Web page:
Chances are, if you have a DSLR, or even a mid-range compact camera, that you've at least flirted with time-lapse photography in your time. But you might have thought that those breath-taking panning and tracking time-lapse shots now de rigeur in natural history filmmaking were beyond reach due to the expense of the gear required to achieve them. By inventing the Genie, a small box of tricks that puts these capabilities in the hands of amateur photographers, Kiwi duo Ben Ryan and Chris Thomson (collectively known as Syrp) have smashed their Kickstarter target of US$150,000 and would seem well on course to pass the half-million mark with 27 days still to go.
Let's taker a closer look at the little black box, then. Essentially a middle-man between a tripod and camera, the Genie will pan and tilt the camera according to user instruction to achieve fluid panning shots. And by attaching the Genie to a track instead of a tripod, tracking and dolly shots are also achievable.
NEW ATLAS NEEDS YOUR SUPPORT
Upgrade to a Plus subscription today, and read the site without ads.
It's just US$19 a year.UPGRADE NOW
The Genie doesn't need dedicated track equipment - simple rope will do, allowing users to improvise their own tracks or cable runs using skateboards and the like. In one demo, Syrp shows a Genie-equipped camera suspended from cables running 60 feet (18 meters) across a lake. Unlike professional tracking rigs, you're only limited by the length of your rope.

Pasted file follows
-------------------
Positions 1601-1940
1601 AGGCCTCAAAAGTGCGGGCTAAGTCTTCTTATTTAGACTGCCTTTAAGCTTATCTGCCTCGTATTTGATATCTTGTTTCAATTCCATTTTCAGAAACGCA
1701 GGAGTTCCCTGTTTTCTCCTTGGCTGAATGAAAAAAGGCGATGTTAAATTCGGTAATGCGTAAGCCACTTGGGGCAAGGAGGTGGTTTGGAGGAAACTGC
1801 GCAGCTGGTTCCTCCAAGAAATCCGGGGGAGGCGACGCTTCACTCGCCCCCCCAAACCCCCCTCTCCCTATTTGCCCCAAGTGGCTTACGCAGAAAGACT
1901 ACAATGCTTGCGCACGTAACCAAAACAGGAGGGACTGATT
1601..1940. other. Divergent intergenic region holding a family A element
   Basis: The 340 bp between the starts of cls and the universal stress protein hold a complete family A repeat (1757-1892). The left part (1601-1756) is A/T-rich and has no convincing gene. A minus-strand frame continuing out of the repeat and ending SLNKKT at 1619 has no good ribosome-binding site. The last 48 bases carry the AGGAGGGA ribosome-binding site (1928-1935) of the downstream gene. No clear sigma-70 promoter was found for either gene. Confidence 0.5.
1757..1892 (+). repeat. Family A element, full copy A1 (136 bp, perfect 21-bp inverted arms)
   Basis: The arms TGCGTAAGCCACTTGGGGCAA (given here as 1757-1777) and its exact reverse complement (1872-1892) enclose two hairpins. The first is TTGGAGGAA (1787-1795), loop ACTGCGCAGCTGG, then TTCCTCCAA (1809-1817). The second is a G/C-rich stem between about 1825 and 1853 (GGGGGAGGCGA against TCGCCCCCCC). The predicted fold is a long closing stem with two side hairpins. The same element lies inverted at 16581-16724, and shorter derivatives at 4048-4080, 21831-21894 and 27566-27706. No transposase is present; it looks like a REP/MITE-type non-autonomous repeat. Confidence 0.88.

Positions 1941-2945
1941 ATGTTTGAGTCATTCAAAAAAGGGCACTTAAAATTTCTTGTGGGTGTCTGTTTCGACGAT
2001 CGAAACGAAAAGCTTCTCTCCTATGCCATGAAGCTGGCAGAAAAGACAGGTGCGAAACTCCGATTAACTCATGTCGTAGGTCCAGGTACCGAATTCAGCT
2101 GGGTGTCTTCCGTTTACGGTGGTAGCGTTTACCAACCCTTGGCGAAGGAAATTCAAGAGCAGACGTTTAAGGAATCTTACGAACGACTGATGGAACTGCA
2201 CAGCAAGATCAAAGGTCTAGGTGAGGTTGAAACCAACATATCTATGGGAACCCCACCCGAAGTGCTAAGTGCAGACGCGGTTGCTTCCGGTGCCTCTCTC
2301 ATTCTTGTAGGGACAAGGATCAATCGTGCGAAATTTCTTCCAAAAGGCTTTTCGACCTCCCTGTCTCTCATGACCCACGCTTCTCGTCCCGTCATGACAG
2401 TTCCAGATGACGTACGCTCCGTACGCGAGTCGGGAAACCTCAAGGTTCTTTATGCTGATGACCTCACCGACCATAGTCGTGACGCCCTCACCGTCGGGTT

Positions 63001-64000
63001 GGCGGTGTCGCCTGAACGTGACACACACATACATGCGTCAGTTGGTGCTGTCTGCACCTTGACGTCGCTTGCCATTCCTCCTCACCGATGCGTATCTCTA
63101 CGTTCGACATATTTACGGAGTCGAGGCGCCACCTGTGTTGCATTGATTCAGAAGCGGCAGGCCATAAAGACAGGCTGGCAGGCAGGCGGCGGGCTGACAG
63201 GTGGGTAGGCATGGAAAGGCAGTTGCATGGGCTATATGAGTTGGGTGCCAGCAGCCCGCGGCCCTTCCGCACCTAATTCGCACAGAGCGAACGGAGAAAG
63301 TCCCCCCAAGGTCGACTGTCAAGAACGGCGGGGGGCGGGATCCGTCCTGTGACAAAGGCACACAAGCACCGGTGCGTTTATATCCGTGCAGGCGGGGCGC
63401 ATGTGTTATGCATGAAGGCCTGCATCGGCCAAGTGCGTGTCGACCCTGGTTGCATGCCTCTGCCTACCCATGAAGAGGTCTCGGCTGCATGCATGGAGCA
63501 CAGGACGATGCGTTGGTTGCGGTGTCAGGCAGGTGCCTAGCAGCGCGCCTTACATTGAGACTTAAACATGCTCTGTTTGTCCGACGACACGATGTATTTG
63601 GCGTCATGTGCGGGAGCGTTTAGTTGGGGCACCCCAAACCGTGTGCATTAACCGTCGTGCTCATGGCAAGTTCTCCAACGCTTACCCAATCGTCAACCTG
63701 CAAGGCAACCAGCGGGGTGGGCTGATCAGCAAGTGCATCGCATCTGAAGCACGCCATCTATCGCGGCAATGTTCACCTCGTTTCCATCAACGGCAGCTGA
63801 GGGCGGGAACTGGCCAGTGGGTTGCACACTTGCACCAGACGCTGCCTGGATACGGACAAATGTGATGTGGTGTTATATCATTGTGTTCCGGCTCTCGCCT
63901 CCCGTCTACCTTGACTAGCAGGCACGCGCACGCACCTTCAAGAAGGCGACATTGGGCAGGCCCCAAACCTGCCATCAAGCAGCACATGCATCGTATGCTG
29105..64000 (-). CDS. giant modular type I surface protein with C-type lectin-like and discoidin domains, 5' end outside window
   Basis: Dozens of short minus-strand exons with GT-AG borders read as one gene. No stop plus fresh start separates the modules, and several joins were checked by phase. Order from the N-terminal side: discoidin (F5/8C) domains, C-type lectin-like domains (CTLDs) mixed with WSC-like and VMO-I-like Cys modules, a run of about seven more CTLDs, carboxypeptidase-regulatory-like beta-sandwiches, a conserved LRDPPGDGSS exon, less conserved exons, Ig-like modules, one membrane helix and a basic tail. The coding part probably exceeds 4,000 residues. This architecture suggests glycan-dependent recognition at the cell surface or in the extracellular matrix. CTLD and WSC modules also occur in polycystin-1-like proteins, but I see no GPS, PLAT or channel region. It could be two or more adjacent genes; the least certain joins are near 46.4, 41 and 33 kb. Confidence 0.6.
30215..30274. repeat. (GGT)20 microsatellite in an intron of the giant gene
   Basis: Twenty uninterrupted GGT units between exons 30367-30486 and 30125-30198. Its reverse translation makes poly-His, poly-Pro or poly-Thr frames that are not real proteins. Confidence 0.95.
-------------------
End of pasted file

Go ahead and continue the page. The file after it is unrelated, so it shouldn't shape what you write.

Syrp says that much time and effort has been expended in making the Genie's software as usable as can be, and there are certainly some nice touches. The ability to save a bunch of settings as a preset after a successful take is a nice touch. A preview mode that sees the Genie constructing a pseudo-time-lapse in real time using video so you can assess the final speed of the run before committing to the time-lapse is another. The Genie can be set to move continually, or to pause for each shot.
Apparently the Genie is compatible with any camera that supports remote inputs such as timers, and this suggests that Stuff.co.nz is correct in its reports that the Genie will take care of all the fiddly camera settings that can prove rather off-putting (hopefully the Genie's UI is friendly, and speaks human). A mobile app for control of the device is currently in development.
Though Syrp has priced the Genie affordably, at least by the standards of committed photographers, it doesn't come cheap. Even so, Syrp has nearly sold out in all of its pledges that ship Genies to backers. At the time of writing, only 12 of the 465 $690 pledges are still available, for which backers get a Genie at a $300 discount, along with panning and tracking accessories, 2 meters (6.5 ft) of rope, camera connector, wall charger, plus your name in the boxes of the first production run. There are still five $3000 packages available (which, in addition to a Genie, lands you a holiday at New Zealand's Lake Wakatipu for your trouble - accommodation included, flights not).
Presumably smelling a profit, five backers have snapped up all of the available $10,000 packages which sold 20 Genies at half the eventual retail price of $999. If Syrp fails to pass the half-million mark, it may simply be because it sells out of its initial run of Genies entirely. Would-be backers late to the party may prefer to save the money they'd spend of a t-shirt (one of the lesser pledges) to grudgingly put towards the full $999 at retail.
A Syrp demo video showing what the Genie can do is embedded below.